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Award Detail

Doing Business As Name:University of Texas at Austin
  • Thibaud O Taillefumier
  • (650) 862-8107
  • Francois Baccelli
Award Date:07/29/2021
Estimated Total Award Amount: $ 650,000
Funds Obligated to Date: $ 650,000
  • FY 2021=$650,000
Start Date:09/15/2021
End Date:08/31/2024
Transaction Type:Grant
Awarding Agency Code:4900
Funding Agency Code:4900
CFDA Number:47.049
Primary Program Source:040100 NSF RESEARCH & RELATED ACTIVIT
Award Title or Description:CRCNS Research Project: Multiply and Conquer: Replica-Mean-Field Limit for Neural Networks
Federal Award ID Number:2113213
DUNS ID:170230239
Parent DUNS ID:042000273
Program Officer:
  • Zhilan Feng
  • (703) 292-7523

Awardee Location

Street:3925 W Braker Lane, Ste 3.340
Awardee Cong. District:10

Primary Place of Performance

Organization Name:University of Texas at Austin
Cong. District:10

Abstract at Time of Award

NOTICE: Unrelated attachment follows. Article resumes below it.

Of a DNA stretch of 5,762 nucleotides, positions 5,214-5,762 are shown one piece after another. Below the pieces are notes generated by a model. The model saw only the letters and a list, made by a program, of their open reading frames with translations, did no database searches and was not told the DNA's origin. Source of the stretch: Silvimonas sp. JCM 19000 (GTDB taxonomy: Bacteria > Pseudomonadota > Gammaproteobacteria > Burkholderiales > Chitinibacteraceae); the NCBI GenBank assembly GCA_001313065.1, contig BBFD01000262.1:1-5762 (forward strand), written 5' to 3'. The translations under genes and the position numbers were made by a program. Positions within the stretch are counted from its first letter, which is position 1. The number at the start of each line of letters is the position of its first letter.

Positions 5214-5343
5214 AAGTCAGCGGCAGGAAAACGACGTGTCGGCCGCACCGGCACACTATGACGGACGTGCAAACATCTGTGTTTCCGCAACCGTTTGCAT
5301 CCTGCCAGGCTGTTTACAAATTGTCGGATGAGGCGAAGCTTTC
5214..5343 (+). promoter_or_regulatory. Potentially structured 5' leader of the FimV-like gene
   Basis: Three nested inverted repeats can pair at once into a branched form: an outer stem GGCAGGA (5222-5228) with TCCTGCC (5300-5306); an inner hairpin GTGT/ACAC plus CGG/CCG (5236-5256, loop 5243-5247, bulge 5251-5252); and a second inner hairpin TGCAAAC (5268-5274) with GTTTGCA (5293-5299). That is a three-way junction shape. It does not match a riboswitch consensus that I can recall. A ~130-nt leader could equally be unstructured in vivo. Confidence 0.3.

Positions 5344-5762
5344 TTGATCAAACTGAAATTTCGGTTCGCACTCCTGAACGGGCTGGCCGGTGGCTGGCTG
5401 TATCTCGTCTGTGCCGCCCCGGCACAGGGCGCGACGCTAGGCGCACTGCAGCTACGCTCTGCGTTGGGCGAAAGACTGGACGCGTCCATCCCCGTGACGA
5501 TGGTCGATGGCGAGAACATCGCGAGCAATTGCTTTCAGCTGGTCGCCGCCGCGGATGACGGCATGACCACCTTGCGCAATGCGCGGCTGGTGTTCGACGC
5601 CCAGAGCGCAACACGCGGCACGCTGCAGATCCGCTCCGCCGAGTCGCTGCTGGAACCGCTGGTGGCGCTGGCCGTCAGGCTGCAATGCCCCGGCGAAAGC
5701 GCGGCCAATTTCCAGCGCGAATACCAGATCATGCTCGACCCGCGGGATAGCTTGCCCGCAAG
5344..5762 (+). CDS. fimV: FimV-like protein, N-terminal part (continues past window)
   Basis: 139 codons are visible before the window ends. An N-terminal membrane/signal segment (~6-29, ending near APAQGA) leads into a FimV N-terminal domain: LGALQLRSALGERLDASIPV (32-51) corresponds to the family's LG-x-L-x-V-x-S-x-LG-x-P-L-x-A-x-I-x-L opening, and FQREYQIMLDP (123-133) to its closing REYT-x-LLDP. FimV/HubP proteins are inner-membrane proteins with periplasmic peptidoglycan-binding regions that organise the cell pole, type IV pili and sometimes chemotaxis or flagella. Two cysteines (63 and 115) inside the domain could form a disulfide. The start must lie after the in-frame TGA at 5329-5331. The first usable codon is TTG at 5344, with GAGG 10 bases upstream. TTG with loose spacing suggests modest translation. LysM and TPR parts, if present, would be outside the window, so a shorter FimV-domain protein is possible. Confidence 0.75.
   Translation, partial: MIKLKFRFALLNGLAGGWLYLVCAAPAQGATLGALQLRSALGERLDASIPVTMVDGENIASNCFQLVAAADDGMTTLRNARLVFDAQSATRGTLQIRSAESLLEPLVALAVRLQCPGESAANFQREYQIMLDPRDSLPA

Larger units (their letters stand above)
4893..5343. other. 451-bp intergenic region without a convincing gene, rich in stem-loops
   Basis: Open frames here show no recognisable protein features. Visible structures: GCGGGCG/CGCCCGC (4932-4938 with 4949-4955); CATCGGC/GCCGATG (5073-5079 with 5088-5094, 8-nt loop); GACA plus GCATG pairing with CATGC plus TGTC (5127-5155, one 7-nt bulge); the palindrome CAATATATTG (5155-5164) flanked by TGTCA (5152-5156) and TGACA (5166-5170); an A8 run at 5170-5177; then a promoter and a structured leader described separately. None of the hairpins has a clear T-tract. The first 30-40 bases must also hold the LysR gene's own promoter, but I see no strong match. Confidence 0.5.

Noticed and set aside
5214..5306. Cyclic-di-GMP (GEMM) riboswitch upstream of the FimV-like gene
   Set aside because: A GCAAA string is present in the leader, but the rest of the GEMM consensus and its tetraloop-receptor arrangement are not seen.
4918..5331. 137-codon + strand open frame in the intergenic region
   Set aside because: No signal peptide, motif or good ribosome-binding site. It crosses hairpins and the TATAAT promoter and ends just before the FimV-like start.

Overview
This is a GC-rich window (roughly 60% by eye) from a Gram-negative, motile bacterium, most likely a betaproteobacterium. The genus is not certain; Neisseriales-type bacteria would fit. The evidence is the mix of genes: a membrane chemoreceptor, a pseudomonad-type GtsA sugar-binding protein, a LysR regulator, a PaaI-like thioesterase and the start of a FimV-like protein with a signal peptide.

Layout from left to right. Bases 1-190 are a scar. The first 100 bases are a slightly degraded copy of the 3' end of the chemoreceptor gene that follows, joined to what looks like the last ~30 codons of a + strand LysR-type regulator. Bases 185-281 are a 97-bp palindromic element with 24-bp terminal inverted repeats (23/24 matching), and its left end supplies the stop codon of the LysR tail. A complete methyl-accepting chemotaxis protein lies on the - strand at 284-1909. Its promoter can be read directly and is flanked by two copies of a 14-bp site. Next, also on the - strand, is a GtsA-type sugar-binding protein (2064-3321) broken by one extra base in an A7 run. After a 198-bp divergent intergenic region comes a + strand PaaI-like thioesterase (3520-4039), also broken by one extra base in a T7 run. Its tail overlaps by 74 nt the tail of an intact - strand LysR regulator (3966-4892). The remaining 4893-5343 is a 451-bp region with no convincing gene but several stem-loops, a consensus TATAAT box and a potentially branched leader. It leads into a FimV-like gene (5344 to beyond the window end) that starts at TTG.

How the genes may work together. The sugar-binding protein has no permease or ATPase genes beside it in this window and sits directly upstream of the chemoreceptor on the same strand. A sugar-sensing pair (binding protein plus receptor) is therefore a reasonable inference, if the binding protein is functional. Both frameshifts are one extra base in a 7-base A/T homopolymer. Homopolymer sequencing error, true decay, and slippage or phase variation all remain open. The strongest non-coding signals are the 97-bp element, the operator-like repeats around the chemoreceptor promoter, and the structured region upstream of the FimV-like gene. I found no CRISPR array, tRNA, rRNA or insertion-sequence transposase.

Artificial intelligence can now rival human performance in tasks such as speech or object recognition, language translation, and autonomous navigation. However, by contrast with artificial computations supported by fragile, hardwired circuits, biological computations appear to robustly emerge in noisy, disordered neural networks. Understanding how meaningful computations emerge from the seemingly random interactions of neural constituents remains a challenge. To solve this, one can hope to mine biological networks for their design principles. Unfortunately, such a task is hindered by the sheer complexity of neural circuits. Deciphering neural computations will only be achieved through the simplifying lens of a biophysically relevant theory. To date, neural computations have been studied theoretically in idealized models whereby an infinite number of neurons communicate via vanishingly small interactions. Such an approach neglects that neural computations are carried out by a finite number of cells interacting via a finite number of synapses. This approach precludes understanding how neural circuits reliably process information in spite of neural variability, which depends on these finite numbers. To remedy this point, the PIs will develop a novel theoretical framework allowing for the analysis of neural computations in neural circuits with finite-size structure. The PIs will leverage ideas from the theory of communication networks to understand how biophysically relevant neural network models can reliably process information via noisy, disordered circuits. This approach will provide the basis for categorizing distinct brain operating regimen based on their stability and will help designing strategies to stabilize neural systems in their healthy regime. In contrast to “divide and conquer” approaches, which equate a system with the mere sum of its parts, the PIs will decipher the activity of neural networks via a “multiply and conquer” approach. This approach considers limit networks made of infinitely many replicas with the same basic neural structure. The key point is that these so-called replica-mean-field networks are in fact simplified, tractable versions of neural networks that retain important features of the finite network structure of interest. The finite size of neuronal populations and synaptic interactions is a core determinant of neural activity, being responsible for non-zero correlation in the spiking activity and for finite transition rates between metastable neural states. Accounting for these finite-size phenomena is the core motivation for the development of the replica approach. The expected outcome is a mechanistic understanding of the constraints bearing on computations in finite-size neural circuits, especially in terms of their reliability, speed, and cost. This will involve characterizing the finite-structure dependence of: (i) the regime of spiking correlations, which is a fundamental determinant of the neural code and (ii) the transition rates between metastable neural states, which are thought to control the processing and gating of information. In both cases, the methodology will be based on the comparison between solutions to reduced functional equations, discrete-event simulations, and neural data sets. The ultimate goal will be to analyze biophysically detailed models in order to produce a fitting framework that is restrictive enough to formulate and validate experimental predictions. This award is being co-funded by the MPS Division of Mathematical Sciences and the CISE Information and Intelligent Systems (IIS) through the CRCNA and BRAIN Programs. This award reflects NSF's statutory mission and has been deemed worthy of support through evaluation using the Foundation's intellectual merit and broader impacts review criteria.

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